Ibrahim Eissa: “This is very much the positive side of Egypt. For the first time Egyptian journalists are defending their message not their jobs, and this is very important in the Egyptian context.”
WAN-IFRA: Does this make you think that the issue is bigger than Ibrahim Eissa, that the reaction reflects something more fundamental about Egyptian society?
Ibrahim Eissa: If Egyptians acted as Al-Dustour journalists, Egypt would change in 48 hours. There is a big difference of course, but this is definitely a sign.
WAN-IFRA: How much was Al-Dustour a symbol for independent thought in Egypt?
Ibrahim Eissa: “I do not want to come across as presumptuous by saying that Al-Dustour was the only newspaper that represented independent journalism in Egypt, but in many ways this is the truth. Until our editorial group quit, Al-Dustour was the only newspaper to be owned by a publisher. The other titles and TV channels in Egypt claiming independence are owned by businessmen that have huge companies linked to the government, therefore they can not be independent. It is impossible for a person like Salah Diab [founder of Al-Masry Al-Youm], who owns 43 franchises of American firms and who works in the property business, to be independent from the state.”
WAN-IFRA: So in that case, with the demise of Al-Dustour, the independent press no longer exists in Egypt?
Ibrahim Eissa: “Not exactly. There are some newspapers trying to be free and independent, but we can’t consider them 100% independent in comparison with Al-Dustour. It is very difficult to find a newspaper with the same editorial policy as Al-Dustour."
WAN-IFRA: What’s next for Al-Dustour?
Ibrahim Eissa: “We have been making improvements to the website since the newspaper went exclusively online. Our site was listed number 16 of the most influential websites in the Arab world. We would also like to publish a new newspaper, but this one will be different because the Egyptian people will own it. We would like to call for donations and subscriptions of around 200-300 (25-35€) Egyptian Pounds in order to give them the chance to receive the newspaper. The regime of course will not allow us to do that, so we are thinking of buying a newspaper and then shifting it to an independent status.
“This will be before the elections of 2011. I think that when the regime applies pressure on you and pushes you one metre back, it means in reality that it can push you as much as 10 metres back. There is a necessity to resist and minimise these setbacks to just a few centimetres by opening a new newspaper when they close the old one. It is important not just to stay at home and watch what is happening.”
WAN-IFRA: Despite all these setbacks how do you maintain the passion and the fire to continue?
Ibrahim Eissa: “Actually, despite all these pressures, I’ve had the chance to meet many interesting people who are keen on establishing new titles, professional journalists who want to fight for freedom of expression, as well as people who are interested in reading new newspapers. So I think we are in a powerful position while the regime is in a weak one; they closed our newspaper because they feared us, but they will fear us more when we open a new one.”
WAN-IFRA: Do you think that Egypt is capable of the institutional change required to make press freedom and independent media a reality?
Ibrahim Eissa: “Now, no, but doesn’t mean that Egypt is not capable. I think that Egypt can be a respectful and developed country through its institutions. I think we need six months to make the necessary changes in Egypt; of course we should have freedom of expression, freedom of the press, free elections, and a change in the current regime.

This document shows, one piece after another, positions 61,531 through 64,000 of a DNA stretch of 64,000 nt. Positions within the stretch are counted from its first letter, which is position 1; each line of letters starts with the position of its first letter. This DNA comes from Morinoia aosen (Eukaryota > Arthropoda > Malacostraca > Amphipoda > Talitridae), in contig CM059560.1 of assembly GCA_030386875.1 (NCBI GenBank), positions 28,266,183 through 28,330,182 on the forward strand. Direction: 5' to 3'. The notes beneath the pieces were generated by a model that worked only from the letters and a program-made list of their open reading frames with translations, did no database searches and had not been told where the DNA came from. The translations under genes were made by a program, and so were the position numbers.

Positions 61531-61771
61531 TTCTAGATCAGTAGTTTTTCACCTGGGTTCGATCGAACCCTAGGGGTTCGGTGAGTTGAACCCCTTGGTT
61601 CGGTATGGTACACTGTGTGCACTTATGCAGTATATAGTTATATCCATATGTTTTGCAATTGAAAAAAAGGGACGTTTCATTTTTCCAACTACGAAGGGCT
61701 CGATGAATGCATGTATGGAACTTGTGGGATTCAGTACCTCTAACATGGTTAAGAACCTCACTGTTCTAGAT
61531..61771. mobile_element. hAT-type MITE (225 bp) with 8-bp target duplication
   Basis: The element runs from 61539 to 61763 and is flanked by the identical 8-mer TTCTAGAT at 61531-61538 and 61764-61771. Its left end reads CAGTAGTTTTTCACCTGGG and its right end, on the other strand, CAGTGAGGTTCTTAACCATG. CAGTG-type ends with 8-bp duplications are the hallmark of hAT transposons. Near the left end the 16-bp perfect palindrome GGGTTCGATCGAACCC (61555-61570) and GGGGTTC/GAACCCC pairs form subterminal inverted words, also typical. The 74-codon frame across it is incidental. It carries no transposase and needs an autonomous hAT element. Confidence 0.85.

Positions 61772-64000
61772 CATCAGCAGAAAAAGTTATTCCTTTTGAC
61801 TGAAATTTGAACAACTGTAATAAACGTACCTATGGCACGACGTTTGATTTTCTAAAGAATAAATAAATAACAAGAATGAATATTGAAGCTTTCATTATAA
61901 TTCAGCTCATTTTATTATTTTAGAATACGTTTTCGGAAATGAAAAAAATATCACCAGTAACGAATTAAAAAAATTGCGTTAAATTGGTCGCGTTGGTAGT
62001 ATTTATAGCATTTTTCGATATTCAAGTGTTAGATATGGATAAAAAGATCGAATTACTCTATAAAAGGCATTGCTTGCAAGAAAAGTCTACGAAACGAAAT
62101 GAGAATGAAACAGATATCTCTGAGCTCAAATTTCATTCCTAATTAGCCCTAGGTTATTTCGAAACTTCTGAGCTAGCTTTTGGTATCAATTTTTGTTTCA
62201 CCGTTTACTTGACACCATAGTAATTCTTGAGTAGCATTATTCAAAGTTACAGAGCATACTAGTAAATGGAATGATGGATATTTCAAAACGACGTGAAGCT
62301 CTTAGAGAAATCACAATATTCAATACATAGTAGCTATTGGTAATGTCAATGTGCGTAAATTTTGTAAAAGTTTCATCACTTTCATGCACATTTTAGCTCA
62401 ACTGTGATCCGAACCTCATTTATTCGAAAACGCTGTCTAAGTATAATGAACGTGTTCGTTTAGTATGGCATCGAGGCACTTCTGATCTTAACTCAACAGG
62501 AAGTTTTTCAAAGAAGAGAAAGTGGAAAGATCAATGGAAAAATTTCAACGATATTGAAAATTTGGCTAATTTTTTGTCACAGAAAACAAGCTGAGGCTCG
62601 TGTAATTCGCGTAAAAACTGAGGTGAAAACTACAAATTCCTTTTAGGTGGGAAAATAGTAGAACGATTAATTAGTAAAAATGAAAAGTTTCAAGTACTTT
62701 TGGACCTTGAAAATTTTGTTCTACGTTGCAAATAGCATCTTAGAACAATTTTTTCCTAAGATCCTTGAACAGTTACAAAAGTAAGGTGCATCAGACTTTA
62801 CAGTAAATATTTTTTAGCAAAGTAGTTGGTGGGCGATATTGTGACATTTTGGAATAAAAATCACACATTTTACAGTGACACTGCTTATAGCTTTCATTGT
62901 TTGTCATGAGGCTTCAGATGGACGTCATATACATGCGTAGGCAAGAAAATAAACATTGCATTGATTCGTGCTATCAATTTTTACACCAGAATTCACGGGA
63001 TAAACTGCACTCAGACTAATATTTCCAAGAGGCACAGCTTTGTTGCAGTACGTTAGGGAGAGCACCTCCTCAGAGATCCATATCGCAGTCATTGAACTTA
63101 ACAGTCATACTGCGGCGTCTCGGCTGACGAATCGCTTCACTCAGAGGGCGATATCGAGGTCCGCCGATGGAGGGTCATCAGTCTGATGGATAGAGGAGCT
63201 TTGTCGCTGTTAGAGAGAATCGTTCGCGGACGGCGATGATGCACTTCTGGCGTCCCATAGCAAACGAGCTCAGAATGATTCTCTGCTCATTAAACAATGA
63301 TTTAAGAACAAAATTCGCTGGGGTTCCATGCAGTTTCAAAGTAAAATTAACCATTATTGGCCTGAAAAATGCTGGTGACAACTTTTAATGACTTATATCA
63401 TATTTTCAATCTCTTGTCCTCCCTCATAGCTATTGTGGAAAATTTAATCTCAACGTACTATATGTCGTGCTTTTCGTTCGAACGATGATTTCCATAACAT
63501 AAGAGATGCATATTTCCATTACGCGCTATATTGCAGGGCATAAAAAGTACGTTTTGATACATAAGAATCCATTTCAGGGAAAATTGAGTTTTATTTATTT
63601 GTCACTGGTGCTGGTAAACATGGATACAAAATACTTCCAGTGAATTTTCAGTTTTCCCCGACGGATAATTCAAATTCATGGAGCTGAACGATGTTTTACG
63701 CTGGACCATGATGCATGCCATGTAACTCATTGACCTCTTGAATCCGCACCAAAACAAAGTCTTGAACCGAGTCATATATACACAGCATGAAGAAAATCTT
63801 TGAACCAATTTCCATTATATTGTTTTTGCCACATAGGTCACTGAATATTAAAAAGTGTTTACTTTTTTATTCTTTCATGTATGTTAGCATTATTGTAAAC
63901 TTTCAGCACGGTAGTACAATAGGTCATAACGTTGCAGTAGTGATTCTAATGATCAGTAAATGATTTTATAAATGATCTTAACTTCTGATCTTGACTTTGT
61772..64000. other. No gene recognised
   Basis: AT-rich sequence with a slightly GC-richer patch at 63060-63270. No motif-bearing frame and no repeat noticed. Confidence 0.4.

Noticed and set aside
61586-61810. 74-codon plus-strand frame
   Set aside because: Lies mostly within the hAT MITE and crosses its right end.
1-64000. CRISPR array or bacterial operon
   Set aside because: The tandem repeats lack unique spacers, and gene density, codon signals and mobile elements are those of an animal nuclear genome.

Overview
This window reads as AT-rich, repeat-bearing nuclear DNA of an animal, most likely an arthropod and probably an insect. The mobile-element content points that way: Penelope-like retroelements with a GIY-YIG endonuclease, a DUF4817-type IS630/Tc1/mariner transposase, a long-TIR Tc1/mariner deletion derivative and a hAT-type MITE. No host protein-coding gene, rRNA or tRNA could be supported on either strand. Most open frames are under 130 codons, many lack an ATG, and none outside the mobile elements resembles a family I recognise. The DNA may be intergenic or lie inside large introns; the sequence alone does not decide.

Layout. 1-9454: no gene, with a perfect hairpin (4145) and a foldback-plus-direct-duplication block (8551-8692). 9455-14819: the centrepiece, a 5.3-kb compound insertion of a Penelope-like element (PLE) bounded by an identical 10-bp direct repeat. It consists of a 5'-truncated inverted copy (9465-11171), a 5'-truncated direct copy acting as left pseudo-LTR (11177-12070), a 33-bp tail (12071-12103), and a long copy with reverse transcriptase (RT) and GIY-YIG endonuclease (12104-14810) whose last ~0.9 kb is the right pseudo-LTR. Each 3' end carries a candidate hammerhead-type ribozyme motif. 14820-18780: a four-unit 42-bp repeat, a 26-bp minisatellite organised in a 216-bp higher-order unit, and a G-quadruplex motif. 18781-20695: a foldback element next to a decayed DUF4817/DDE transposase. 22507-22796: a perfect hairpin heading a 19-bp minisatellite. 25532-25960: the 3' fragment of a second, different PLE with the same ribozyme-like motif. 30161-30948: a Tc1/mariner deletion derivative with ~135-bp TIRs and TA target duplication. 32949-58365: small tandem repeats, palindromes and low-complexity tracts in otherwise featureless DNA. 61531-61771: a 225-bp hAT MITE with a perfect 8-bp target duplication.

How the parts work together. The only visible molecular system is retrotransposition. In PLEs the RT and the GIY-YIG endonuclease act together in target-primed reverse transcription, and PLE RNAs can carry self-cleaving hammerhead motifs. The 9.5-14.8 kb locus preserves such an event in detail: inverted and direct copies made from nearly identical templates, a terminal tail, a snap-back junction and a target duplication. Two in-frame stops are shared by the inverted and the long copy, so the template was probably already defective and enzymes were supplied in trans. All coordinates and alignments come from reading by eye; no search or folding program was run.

“We have an authoritarian regime that created two types of media - a public media that it controls directly and a private one that it controls indirectly. The creation of the second type of media was to pretend in front of the West that independent media exists in Egypt. Operating outside of this was Al-Dustour that the regime closed to make sure that only two types of media survived.
“Our mission is to create new newspapers owned by people themselves, not by businessmen, and the success of these newspapers will encourage others to do the same. As a result we will create an alternative independent media based on freedom of expression.”
WAN-IFRA: Is there still room for future generations of young journalists aspiring to become the next Ibrahim Eissa to engage with the media and get involved with newspapers to create a space for free expression?
Ibrahim Eissa: “Today it is difficult, but not impossible. Any journalist who wants to express his ideas freely can do so, but he needs to suffer clashes and to resist and not surrender. These are the essences required to be a successful independent journalist.
“Now blogs are used for expressing opinions, for writing diaries and thoughts. We need to use them for real journalistic practices such as opinion articles, analytical pieces, investigations, interviews and more.”
WAN-IFRA: Al-Dustour - third time lucky?
Ibrahim Eissa: “Absolutely! There will be a third Al-Dustour, it is not necessary to call it Al-Dustour but it will have the spirit and the editorial policy of the old newspaper, that I can guarantee.”
Ibrahim Eissa’s message to the international media community:
“Freedom of opinion and expression is a human necessity and a universal freedom - it is not related to a place, a time, a state or an individual, but to all humanity. Therefore, the suffocation of freedom and freedom of expression of the Arab journalist today, whether in Egypt or other Arab countries, as well as the confiscation of newspapers is a human, political, professional and international concern and should be resisted by supporting the Arab media to stand up to the tyranny and despotism of their regimes. This has to come from journalists themselves, as our mission is to look for the truth and uncover our own freedoms.
“The mission of any journalist, be they in Uruguay or New Zealand, is to defend freedom of speech and search for the truth. From here, any solidarity or support to raise the voices of those Arab journalists living under tyranny and despotism is essential and a responsibility for all journalists and “pen holders” the world over.”
Cairo, 15 November 2010.